post #97 of 107

And how could I have forgot to add this, the 28th Korea Technical Ski Contest - final short turn:

 

https://www.youtube.com/watch?v=_UrhJLGBS4Q

 

This was fun to watch,  :popcorn  but I was so tired after it finished that I had to go lay down. 

 

Surfdog

post #98 of 107

Not sure what point you are trying to make, Ghost.

 

Surfdog

post #99 of 107

Point was there was never any doubt as to the abilities of the Koreans implied by my expressed preference for another type of short turn, even though it may have been interpreted as such.

post #100 of 107

More Koreans skiing, they have a whole bunch of tips about their technical development but not useful for me as I don't understand Korean, anyone that does should check it out.

 

post #101 of 107
Quote:
Originally Posted by surfdog View Post
 

Since there has been a fair amount if discussion about the Korean Interski Team's technique in short radius turns, I thought it might be illuminating to post the following video of them.  About 1/3 of the way through, their coach talks about their technique in pretty good English.

 

https://www.youtube.com/watch?v=KHERrKCTq5g

 

I don' think that anyone who watches this video will have any doubts about their athleticism and technical prowess.  This video is also of higher quality than the other one, so more of what they are doing is visible.

 

Surfdog

 

Great video. And the coach talking about their technique was worth listening to. Thanks for posting. I need to go to Korea and ski with these guys.

post #102 of 107
I'm starting to see a pattern from the video compilation on this thread...

I don't see much of decent carving at all. I'm sure they are capable of making dynamic carved turns, but why not? It's either very short turns or long park & ride turns.
post #103 of 107
Quote:
Originally Posted by nochaser View Post

I'm starting to see a pattern from the video compilation on this thread...

I don't see much of decent carving at all. I'm sure they are capable of making dynamic carved turns, but why not? It's either very short turns or long park & ride turns.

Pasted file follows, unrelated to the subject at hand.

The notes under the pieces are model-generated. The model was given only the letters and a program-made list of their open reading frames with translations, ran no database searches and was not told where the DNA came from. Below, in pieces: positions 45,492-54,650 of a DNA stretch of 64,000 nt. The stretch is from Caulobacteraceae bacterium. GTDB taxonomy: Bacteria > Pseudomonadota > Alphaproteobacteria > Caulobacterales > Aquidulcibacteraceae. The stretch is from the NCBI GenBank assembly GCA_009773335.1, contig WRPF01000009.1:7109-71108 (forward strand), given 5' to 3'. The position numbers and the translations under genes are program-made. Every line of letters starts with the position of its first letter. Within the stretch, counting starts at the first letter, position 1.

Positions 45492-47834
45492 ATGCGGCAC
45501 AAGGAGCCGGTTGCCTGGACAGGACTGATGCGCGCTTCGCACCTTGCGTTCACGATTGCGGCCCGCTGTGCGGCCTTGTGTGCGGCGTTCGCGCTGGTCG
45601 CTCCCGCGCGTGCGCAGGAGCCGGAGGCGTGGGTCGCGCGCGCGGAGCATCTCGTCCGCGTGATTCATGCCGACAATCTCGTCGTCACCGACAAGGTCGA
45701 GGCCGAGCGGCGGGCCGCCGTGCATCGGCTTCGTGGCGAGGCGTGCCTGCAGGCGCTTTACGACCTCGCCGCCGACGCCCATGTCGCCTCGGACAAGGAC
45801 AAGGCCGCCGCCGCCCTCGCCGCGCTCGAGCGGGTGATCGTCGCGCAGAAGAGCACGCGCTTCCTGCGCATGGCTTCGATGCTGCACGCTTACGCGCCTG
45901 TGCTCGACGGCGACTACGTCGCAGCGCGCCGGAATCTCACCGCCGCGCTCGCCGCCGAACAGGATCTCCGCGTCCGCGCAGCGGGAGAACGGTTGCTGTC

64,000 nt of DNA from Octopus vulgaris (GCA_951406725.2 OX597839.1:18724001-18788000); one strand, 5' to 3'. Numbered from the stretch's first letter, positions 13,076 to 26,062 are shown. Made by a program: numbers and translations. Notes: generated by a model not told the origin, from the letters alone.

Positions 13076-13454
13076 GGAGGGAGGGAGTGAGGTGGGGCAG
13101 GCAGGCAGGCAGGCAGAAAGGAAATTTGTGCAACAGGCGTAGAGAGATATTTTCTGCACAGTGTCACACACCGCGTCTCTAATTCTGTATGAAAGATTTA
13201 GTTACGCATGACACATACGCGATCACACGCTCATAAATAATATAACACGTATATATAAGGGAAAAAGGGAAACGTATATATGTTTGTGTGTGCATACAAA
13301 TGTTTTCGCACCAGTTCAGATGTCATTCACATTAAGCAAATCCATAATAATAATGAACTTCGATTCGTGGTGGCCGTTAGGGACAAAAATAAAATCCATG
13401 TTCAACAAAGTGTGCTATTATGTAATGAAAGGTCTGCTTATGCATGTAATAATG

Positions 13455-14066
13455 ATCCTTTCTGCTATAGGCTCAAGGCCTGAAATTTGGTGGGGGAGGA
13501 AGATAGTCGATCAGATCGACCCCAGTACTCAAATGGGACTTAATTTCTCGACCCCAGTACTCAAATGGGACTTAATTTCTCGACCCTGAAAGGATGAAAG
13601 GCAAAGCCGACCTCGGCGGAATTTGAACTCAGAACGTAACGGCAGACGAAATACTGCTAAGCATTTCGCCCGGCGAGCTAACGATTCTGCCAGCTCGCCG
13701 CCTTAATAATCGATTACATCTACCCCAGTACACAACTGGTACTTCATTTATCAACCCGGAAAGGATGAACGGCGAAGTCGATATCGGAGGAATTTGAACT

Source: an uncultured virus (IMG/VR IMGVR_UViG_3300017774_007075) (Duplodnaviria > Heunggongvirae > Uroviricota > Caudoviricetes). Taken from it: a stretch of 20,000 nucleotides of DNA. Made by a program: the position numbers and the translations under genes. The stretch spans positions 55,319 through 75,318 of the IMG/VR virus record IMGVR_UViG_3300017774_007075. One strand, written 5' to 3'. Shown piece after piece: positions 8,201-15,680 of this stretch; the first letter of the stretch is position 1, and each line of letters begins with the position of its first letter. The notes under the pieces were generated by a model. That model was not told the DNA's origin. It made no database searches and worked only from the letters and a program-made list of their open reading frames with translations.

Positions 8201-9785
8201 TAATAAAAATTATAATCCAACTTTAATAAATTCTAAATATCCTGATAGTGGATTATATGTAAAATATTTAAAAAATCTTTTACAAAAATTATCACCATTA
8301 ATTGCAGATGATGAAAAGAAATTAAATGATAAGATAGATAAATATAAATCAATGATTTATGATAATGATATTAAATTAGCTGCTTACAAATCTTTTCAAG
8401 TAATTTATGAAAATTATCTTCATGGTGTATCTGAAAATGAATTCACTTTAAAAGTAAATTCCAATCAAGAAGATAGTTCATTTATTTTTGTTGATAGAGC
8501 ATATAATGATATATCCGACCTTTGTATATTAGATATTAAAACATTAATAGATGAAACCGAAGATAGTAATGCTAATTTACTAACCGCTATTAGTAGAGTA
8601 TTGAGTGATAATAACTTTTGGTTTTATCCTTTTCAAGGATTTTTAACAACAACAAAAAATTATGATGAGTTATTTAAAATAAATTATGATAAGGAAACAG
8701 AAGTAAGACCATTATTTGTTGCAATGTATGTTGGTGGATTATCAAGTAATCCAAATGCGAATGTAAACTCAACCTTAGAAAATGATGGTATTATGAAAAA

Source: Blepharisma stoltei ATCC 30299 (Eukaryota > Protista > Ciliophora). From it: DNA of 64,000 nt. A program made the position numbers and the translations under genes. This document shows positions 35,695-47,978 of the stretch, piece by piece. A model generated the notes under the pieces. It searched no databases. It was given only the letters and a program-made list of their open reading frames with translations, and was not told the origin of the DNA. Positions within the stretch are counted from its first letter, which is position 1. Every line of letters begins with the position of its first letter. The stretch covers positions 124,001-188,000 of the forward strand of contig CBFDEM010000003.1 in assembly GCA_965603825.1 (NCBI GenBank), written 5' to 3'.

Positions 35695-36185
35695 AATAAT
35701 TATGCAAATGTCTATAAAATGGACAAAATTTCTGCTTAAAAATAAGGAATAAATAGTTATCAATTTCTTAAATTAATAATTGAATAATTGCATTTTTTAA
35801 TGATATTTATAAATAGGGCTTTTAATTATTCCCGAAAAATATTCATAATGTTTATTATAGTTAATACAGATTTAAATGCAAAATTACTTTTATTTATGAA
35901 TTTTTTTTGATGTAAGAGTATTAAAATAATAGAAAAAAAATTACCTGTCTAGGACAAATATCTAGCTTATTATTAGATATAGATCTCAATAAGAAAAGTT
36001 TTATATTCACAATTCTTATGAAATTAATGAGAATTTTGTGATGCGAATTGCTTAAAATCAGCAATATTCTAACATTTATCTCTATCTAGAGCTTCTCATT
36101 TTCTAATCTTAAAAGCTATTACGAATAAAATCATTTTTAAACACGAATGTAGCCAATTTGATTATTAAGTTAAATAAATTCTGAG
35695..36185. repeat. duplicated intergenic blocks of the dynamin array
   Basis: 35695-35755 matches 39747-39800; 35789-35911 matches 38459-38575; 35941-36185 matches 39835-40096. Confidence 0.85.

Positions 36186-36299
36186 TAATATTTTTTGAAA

In order to make turns look dynamic I think that there should be movement all the time. So instead of squatting down through the transition doing nothing else it looks a lot more dynamic and functional if they lift their CoM up by extending through the transition. In short turns they don't need to do this because their feet move, retract and extend through the transition.

post #104 of 107
Quote:
Originally Posted by borntoski683 View Post
 

Yea, I for one, am not horribly impressed by RR turns where the CoM is just moving down the hill and the skis are swiveling back and forth cross under style.  That is pretty easy to do with short radius skis and a bit of retraction timing.  its not hard.  

 
Did you mean to imply you can make the same turns at the same speed as shown in video of the Korean tech comps?
post #105 of 107
Quote:
Originally Posted by skiatansky View Post

It's definitely not easy.
post #106 of 107
Quote:
Originally Posted by jthski View Post

More Koreans skiing, they have a whole bunch of tips about their technical development but not useful for me as I don't understand Korean, anyone that does should check it out.



Started another thread, but it's an interesting tech comparison:

http://www.dartfish.tv/Player.aspx?CR=p1490c81240m1771517&CL=1
post #107 of 107

One thing that nobody has mentioned yet is the difference in terrain/snow conditions. I started a thread last year comparing the Japanese style to other styles. I got a response from markojp below which I think is spot on:

 

Quote:

The interesting thing that might be a large influence in the 'divergence' of styles is typical terrain. I've skied many different places in Japan including a lot of touring. There really isn't any inbounds terrain equivalent in Japan to the percentage of steep, ungroomed terrain you find in N. America. We ski a ton more crud and very steep terrain.

 

Asians also have a cultural liking for art and form. Though the ski styles in technical competitions may not look very functional, it is what Koreans and Japanese believe is the "prettiest."  The average Japanese skier may try to mimic the form displayed in technical ski competition which often results in bad functional skiing (myself included). In fact, SAJ (Ski Association of Japan) has changed their teaching style starting this year and added a new criteria to their level I ski test to include pivot slips. 

 

Below is a link to the thread I started last year, if anyone is interested.

http://www.epicski.com/t/119745/different-countries-different-skiing-styles-ma-welcome